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322. Practicum. Permission of department. Practicum credit is not retroactive and must be prearranged. No more than eight credits combined of Comm. Studies 321 and 322 may be elected. (1-3). (Excl). Offered mandatory credit/no credit. May not be used to satisfy communication studies electives in a communication studies concentration plan. (EXPERIENTIAL). May be repeated for a total of six credits.

The practicum is designed to provided Communication Studies concentrators limited credit for appropriate practical experience gained in other than an employment setting. Student evaluation is based on satisfactory completion of an analytical evaluation (e.g., research-based paper) of the experience, under direction of the practicum supervisor. Practicum credit is not retroactive and must be pre-arranged. Practicum credit can not be used to satisfy communication electives in the concentration plan. No more than 6 credits total of combined internship/practicum course work is permitted. Registration is permitted only with approved faculty supervision. Registration is permitted only with approved faculty supervision. Cost:1 WL:3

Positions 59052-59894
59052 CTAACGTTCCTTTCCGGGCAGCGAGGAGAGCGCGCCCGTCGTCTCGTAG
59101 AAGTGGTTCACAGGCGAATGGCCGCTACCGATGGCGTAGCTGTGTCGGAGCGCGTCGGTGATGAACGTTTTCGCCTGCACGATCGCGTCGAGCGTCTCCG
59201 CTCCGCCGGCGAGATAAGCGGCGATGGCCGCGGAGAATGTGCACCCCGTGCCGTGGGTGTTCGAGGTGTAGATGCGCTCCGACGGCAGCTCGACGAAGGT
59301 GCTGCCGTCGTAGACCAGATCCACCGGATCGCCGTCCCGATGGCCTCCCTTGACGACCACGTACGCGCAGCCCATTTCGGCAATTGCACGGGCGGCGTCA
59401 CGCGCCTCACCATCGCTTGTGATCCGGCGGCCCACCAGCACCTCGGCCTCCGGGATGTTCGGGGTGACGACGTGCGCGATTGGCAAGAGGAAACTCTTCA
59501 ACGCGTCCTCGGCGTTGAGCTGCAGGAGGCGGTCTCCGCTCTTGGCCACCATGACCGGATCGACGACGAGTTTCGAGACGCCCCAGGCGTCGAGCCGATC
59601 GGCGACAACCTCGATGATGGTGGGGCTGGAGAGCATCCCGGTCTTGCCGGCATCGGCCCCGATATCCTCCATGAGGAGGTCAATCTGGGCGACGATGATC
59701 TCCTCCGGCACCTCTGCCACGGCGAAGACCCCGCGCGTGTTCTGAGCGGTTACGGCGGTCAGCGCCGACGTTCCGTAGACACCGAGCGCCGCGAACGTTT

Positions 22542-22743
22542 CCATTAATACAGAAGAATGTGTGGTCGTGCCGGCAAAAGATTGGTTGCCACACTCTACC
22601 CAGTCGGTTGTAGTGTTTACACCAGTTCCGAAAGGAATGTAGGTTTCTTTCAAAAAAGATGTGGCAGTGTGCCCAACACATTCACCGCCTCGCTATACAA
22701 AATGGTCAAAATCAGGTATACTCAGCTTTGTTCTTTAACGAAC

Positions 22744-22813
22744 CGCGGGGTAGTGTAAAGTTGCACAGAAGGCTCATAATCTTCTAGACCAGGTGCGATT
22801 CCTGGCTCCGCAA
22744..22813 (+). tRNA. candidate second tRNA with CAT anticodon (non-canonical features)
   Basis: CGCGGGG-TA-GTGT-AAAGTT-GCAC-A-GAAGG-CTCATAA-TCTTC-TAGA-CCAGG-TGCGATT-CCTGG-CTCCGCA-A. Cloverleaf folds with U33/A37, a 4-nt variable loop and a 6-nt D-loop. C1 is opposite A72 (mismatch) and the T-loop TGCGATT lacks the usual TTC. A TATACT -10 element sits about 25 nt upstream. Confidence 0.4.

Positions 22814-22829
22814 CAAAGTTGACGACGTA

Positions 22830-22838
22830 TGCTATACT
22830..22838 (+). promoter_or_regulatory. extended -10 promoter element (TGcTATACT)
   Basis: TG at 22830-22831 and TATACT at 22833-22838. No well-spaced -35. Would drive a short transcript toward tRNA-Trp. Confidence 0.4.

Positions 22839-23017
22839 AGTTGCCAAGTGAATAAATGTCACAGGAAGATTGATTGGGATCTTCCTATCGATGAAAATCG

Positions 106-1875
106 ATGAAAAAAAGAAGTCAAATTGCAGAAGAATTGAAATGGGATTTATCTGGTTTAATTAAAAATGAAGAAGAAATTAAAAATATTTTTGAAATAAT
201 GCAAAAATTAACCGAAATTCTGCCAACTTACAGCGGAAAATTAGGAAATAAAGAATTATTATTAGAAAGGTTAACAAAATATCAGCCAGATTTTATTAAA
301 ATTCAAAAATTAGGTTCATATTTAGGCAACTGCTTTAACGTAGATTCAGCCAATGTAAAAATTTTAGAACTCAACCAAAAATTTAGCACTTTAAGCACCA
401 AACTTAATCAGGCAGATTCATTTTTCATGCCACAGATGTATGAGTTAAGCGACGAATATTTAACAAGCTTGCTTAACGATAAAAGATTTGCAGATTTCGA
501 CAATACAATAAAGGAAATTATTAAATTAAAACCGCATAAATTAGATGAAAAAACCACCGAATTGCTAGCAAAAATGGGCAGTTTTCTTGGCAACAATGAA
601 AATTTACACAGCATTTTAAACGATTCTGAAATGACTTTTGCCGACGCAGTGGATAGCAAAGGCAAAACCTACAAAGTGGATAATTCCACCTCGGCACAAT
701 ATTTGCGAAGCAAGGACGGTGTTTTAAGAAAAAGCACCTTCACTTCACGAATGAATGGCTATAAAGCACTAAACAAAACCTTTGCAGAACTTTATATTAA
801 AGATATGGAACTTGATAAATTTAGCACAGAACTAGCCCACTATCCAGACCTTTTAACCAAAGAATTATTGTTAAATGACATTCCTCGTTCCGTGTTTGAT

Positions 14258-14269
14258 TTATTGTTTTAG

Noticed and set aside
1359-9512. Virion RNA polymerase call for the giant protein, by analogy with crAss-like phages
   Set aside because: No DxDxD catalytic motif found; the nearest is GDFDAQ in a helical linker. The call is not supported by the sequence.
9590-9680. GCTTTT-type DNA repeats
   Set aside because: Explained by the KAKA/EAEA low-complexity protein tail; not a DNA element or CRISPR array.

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371. Media, Culture, and Society. Comm. Studies 101 or 102 strongly recommended. (4). (SS).